Achieving Good Outcomes in Students with Learning Disabilities
A long line of research in psychology has focused on the concepts of risk and resilience. This work studies youngsters who are at risk for a variety of reasons including poverty, developmental problems, or family instability and the factors that seem to enable some at-risk children to do well in the face of adversity. More recently, a number of researchers have begun to apply the risk-and-resilience framework to learning disabilities. Specifically, what kinds of factors promote good outcomes in students with LD?
The Variability among Individuals with LD
A hallmark of learning disabilities involves specific, not generalized, learning problems. That is, learning disabilities are characterized by patterns of strengths and weaknesses. A youngster with a mathematics disability may excel in reading, whereas one with a reading disability may have grade-appropriate skills in math. Both types of children may have strengths in domains such as art, music, or sports, or an extensive knowledge base about an area of interest such as history. Learning disabilities may also vary greatly in severity. All of these factors may influence the long-term outcome for a particular child. Nevertheless, research does suggest some general conclusions for those interested in helping individuals with LD to be successful, with "success" defined in broad terms, to encompass not only educational and occupational attainment, but also life satisfaction and social adjustment.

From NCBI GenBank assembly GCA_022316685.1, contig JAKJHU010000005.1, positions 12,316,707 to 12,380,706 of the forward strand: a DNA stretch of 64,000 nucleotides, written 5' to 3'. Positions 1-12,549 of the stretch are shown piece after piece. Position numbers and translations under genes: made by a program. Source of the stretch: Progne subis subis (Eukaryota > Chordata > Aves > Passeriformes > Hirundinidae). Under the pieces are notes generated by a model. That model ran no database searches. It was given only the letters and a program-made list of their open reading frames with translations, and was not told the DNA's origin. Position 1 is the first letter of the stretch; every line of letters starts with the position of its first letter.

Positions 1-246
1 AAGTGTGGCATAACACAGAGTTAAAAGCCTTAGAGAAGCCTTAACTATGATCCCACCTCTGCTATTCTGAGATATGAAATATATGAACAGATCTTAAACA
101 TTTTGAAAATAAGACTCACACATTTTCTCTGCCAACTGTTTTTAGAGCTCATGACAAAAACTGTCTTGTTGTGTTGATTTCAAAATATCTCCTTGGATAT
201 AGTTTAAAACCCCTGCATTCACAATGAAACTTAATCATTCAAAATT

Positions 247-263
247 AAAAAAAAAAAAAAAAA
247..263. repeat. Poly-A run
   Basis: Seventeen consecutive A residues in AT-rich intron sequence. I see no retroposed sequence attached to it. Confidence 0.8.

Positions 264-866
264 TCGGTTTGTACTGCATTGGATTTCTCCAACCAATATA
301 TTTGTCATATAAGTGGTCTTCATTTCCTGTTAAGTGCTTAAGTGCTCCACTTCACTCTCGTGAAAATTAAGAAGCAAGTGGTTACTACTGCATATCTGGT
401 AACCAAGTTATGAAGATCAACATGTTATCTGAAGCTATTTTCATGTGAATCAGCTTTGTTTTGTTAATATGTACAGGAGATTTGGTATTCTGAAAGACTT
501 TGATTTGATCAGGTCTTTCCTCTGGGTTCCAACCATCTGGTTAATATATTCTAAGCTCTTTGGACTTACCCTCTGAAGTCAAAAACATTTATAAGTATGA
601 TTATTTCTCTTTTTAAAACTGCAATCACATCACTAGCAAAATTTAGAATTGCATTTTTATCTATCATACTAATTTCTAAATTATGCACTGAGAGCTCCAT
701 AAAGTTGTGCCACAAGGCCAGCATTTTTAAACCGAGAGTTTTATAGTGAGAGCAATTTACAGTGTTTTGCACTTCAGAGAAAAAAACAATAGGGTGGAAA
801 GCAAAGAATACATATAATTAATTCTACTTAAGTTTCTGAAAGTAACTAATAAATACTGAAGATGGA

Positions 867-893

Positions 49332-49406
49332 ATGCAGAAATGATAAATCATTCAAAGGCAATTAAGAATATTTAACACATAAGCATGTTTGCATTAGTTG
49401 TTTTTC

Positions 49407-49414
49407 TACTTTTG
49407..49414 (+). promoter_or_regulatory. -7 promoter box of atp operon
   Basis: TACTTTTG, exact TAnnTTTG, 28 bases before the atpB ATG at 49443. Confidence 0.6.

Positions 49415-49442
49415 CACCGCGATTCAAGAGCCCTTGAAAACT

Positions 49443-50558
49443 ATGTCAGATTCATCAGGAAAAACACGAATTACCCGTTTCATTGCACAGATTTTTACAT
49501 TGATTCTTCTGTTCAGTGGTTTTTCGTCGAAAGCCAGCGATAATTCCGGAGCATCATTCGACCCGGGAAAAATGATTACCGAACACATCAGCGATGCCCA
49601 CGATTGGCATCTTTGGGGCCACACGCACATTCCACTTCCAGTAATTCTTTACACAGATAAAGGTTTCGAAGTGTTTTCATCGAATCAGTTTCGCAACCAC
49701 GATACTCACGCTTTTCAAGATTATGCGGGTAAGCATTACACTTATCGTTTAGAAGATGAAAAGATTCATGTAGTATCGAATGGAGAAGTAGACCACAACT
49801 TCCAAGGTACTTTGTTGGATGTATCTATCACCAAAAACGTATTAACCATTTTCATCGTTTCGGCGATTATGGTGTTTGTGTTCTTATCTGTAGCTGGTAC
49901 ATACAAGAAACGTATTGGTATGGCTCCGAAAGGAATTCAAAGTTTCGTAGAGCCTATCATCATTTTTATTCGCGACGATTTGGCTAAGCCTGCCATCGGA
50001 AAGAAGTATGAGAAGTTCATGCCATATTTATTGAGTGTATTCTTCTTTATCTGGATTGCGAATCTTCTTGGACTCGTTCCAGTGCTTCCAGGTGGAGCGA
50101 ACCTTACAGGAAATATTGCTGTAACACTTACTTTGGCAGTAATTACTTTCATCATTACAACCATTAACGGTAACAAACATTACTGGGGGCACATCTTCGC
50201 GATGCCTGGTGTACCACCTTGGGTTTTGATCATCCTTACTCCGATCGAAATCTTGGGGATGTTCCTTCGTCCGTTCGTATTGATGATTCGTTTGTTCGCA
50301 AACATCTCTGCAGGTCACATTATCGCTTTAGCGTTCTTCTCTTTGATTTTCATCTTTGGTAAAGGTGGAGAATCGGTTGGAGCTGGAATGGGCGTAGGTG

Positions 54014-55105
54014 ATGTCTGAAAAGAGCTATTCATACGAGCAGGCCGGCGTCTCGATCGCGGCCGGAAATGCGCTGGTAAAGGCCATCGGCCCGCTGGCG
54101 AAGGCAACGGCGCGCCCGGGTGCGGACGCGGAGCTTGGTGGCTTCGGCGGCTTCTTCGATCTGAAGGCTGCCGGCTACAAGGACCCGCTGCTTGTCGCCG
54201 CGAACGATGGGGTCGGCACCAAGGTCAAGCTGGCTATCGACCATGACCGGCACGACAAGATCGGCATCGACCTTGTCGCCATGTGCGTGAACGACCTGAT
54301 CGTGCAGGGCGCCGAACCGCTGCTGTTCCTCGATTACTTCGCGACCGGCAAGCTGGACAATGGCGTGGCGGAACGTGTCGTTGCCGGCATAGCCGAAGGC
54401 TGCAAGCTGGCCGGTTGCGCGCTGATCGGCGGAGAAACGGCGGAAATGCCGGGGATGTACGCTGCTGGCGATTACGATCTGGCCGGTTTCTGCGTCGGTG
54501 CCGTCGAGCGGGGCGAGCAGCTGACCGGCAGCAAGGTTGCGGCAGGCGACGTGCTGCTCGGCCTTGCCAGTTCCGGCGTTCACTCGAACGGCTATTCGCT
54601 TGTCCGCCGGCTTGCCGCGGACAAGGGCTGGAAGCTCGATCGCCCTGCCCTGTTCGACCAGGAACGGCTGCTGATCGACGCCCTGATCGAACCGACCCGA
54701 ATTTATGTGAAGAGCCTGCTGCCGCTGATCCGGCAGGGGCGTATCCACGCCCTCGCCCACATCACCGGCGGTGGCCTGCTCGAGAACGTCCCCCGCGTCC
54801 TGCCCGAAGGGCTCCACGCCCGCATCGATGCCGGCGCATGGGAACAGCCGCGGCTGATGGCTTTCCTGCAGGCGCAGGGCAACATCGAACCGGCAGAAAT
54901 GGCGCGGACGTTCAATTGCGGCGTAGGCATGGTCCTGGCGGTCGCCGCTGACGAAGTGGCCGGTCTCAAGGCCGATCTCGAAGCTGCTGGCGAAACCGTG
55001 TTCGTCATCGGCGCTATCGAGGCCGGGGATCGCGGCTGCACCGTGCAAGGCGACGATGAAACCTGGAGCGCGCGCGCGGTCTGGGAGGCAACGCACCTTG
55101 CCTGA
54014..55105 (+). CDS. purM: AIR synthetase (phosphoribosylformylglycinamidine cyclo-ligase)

Factors that Promote Good Outcomes
Quality of education is certainly one important factor for helping individuals with LD to be successful in the long term. Early intervention is highly desirable because learning problems often become more complex and difficult to remediate over time. Across a variety of domains involving learning disabilities, studies typically favor instructional approaches that are direct, explicit, and systematic. As children advance in school, the development of compensatory strategies, acquisition of study skills, and opportunities for continued remediation and support, all are vital.